In the United States this is an often overlooked holiday. Today is Flag Day.
A mere 245 years ago, our forefathers worked together to officially recognize “We hold these truths to be self-evident, that all men are created equal, that they are endowed by their Creator with certain unalienable Rights, that among these are Life, Liberty and the pursuit of Happiness,” be forever represented by a standard banner.
While its description varies only slightly; as the field of stars has increased in girth as we have grown (but haven’t we all, lol), the concepts of this powerful symbol hold true. “Resolved, That the flag of the thirteen United States be thirteen stripes, alternate red and white; that the union be thirteen stars, white in a blue field, representing a new constellation.”
As a young child, I remember in school singing this tribute and I hope you’ll join me today in sharing that tradition.
Oh.. but don’t worry! I’m not actually leading this sing-along…
Now this can also be a banner day in other ways. If we simply choose to make it an exceptional one. How? By sharing things that we all need, and if recent discourse proves anything, what we need more of right now is compassion.
Compassion. Take a moment and think about what it means for you.
It can be highly subjective. Did you answer being kind? Treating others with empathy? Or being respectful to others? All these answers are partially correct, yet not quite.
In order to further our shared understanding let’s develop our definition
Reaching over to my modern adaptation of a bookshelf, better described as opening another tab in my browser, and then clicking over to merriam-webster.com, we can learn their dictionary describes compassion as the “sympathetic consciousness of others’ distress together with a desire to alleviate it”.
An alternate source, the dictionary built into Google Docs offers this explanation: “sympathetic pity and concern for the sufferings or misfortunes of others”. Similar yet not exactly the same and as we continue along you’ll see that I want to remove the word “pity” from our discussions. No pity parties here, nor should we be viewing others through that distorted lens.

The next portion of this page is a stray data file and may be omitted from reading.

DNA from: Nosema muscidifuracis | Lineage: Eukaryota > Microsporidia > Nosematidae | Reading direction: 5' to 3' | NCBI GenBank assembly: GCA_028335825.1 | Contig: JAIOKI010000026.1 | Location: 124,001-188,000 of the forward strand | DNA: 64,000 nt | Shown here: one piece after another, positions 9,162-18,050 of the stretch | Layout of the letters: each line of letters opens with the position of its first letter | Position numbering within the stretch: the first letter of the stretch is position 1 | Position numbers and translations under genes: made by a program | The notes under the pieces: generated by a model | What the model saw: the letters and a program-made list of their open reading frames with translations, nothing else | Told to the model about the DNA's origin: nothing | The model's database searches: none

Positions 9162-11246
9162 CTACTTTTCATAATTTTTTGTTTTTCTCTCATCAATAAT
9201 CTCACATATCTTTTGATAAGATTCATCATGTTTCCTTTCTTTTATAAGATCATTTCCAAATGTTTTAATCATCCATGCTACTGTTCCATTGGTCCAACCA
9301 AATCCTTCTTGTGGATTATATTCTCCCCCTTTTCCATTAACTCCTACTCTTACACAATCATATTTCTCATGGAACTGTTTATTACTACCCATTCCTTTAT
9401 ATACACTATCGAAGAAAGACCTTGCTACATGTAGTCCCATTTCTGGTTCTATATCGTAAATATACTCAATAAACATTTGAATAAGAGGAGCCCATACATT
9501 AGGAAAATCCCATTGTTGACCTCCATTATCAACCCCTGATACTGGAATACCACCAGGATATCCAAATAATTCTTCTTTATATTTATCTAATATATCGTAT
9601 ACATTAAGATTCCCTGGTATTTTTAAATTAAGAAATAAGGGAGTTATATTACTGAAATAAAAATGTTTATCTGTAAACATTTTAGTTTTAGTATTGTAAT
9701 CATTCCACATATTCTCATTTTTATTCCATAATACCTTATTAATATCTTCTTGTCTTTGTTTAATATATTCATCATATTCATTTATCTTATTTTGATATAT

Wikipedia offers this, “Compassion motivates people to go out of their way to help the physical, mental, or emotional pains of another and themselves”.
Three accounts with common traits, yet distinguishing differences. All speak of feeling and taking action. Yet they differ by their focuses of distress, pity, and pain. Similar yet each charged wth their own emotion sparking different response from each of us.
Therefore I ask you to choose to accept this understanding that I have developed:
“Becoming compassionate is accepting the conscious process of showing kindness and sharing empathy with others, so that we may then decide to assist all those we can.”
Our definition of becoming compassionate involves a developing of skills, levels and achievement. It also makes compassion an active action. Something we must not only understand and accept, but must also decide to give and receive freely.
In sharing compassion we do show kindness and empathy towards others ( and hopefully ourselves) though empathy is used to describe a whole range of emotions. The primary difference is empathy is when you can accept the emotions of another in a given situation, while compassion also includes the desire to take action to aid the individual.
A widely stated adage expresses, “a single act of compassion can change a person’s life forever”.
Making it a very Becoming quality. Sharing compassion allows us to feel and assist. It motivates us to transform suffering, pain or injustice into healing, growth and change.
I have found that compassion can be one of the most powerful forces in the world. It allows for judgment to be replaced with acceptance thus creating an atmosphere in which we can embrace diversity and be welcoming towards all as equals regardless of any perceived distinctions.
As I stated earlier each and every person on Earth truly wants compasion, and every human being is deserving of it. Giving compassion empowers inclusiveness allowing all of us to be more fully active and engaged in living.
So then how do we put compassion into our daily practices?
For your consideration here are Becoming Today’s 8 – Steps For Compassion
- Sharing encouraging words.
We’ve spoken before about choosing our words carefully and how to declare ourselves boldly, respectfully and confidently. Just remembering a simple, random kind word could be the motivation for someone to take the next step on their own journey towards Becoming Today.